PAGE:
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  • European court weighs cannabis ban for foreigners

    NRC Handelsblad (The Netherlands)
    Monday, May 3, 2010

    A Dutch city has banned foreigners from its cannabis selling coffee shops. A European court will now decide whether this is legal. The continuing struggle of Dutch border towns against drug tourism could soon take a new turn, as the European Court of Justice (ECJ) prepares to hand down a ruling regarding one of the most severe measures employed in this battle so far. The ECJ heard arguments in Josemans v. Maastricht. (See also: Court backs Dutch ruling on coffee shops)

  • Dry spell: Hashish prices skyrocket, users fret amid shortage

    The notion of a "dry" Egypt is so unfathomable that even following mainstream reports of the crackdown, many are still seeking an explanation for the hash shortage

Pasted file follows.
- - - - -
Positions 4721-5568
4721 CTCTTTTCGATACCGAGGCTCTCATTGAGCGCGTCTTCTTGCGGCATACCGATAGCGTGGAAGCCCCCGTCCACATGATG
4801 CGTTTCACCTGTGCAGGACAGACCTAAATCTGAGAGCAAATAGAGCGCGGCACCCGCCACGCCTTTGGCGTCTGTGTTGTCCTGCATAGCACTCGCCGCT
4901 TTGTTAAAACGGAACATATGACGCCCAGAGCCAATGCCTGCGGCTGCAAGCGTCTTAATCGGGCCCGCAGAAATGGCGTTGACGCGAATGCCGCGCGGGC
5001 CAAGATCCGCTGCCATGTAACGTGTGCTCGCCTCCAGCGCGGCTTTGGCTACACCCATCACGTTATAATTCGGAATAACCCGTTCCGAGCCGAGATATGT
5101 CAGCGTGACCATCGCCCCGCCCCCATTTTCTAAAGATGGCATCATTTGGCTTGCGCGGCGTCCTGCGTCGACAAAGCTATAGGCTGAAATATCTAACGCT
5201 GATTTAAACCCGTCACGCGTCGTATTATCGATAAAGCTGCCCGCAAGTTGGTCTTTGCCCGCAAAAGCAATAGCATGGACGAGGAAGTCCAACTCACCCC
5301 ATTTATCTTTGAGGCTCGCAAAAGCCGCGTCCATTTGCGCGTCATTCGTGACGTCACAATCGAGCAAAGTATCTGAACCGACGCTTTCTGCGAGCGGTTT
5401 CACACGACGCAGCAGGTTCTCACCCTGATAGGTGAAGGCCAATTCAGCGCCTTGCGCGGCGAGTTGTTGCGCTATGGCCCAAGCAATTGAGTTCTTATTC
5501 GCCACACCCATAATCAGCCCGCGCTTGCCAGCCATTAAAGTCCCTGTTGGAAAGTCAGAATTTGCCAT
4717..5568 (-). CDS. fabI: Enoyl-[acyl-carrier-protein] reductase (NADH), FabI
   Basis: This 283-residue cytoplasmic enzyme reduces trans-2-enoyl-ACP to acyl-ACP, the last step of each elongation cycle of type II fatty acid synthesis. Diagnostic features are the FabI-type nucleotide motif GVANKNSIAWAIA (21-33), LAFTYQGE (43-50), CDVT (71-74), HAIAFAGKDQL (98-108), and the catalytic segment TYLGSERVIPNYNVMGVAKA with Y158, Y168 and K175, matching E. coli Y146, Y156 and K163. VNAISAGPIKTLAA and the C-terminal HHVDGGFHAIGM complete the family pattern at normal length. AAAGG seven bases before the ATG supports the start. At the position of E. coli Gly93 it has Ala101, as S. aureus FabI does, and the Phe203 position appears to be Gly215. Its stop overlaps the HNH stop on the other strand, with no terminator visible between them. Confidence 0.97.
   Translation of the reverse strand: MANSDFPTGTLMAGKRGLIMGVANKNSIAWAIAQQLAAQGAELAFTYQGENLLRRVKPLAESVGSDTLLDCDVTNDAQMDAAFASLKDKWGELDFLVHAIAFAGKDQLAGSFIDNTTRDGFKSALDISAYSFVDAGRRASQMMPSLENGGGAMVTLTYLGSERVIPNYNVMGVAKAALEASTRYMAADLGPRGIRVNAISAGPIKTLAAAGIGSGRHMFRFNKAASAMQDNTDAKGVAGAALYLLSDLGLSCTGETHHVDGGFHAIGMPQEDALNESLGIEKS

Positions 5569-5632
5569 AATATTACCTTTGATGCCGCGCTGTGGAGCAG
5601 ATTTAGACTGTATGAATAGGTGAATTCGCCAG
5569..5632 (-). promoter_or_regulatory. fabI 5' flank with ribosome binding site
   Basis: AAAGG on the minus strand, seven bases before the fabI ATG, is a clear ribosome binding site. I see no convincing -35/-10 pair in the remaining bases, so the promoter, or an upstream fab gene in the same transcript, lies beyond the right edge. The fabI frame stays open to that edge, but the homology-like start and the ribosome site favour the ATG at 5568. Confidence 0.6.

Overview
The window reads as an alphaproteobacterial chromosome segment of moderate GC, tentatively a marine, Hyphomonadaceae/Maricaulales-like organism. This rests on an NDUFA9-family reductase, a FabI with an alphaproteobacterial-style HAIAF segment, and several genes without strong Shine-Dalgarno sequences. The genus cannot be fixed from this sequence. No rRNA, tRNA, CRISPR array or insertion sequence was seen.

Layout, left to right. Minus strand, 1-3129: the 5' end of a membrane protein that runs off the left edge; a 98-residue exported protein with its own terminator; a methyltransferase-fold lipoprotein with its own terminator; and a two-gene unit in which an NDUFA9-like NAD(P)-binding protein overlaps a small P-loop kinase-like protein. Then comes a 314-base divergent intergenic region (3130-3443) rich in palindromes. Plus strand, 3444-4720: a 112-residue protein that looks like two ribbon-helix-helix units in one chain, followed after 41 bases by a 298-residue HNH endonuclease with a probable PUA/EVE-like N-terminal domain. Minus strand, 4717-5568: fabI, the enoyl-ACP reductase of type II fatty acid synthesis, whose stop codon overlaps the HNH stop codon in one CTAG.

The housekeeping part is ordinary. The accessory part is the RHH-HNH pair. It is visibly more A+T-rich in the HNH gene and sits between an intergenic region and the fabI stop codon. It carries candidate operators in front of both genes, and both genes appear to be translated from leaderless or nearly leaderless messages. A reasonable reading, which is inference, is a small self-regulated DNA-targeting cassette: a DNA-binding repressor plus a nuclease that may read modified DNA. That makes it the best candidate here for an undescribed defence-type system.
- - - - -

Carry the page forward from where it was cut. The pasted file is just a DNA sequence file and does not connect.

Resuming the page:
Egypt Independent (Egypt)
    Thursday, April 1, 2010

    egypt-hashFor the past two months local drug consumers in Egypt – which the most conservative estimates place at around 7 million – have been in the throes of what has become the talk of the town: the ongoing hashish shortage and its resultant price hikes. The majority of Egypt's hashish is imported from Morocco, while a smaller percentage is brought from Lebanon. Many have now turned to illicit pharmaceuticals, such as opiate-based analgesics like Tramadol, Altadol (street name: strawberries) and Epidural, the prices of which have marginally increased recently.

  • Coffee shop owner sentenced for running criminal organisation

    NRC Handelsblad (The Netherlands)
    Thursday, March 25, 2010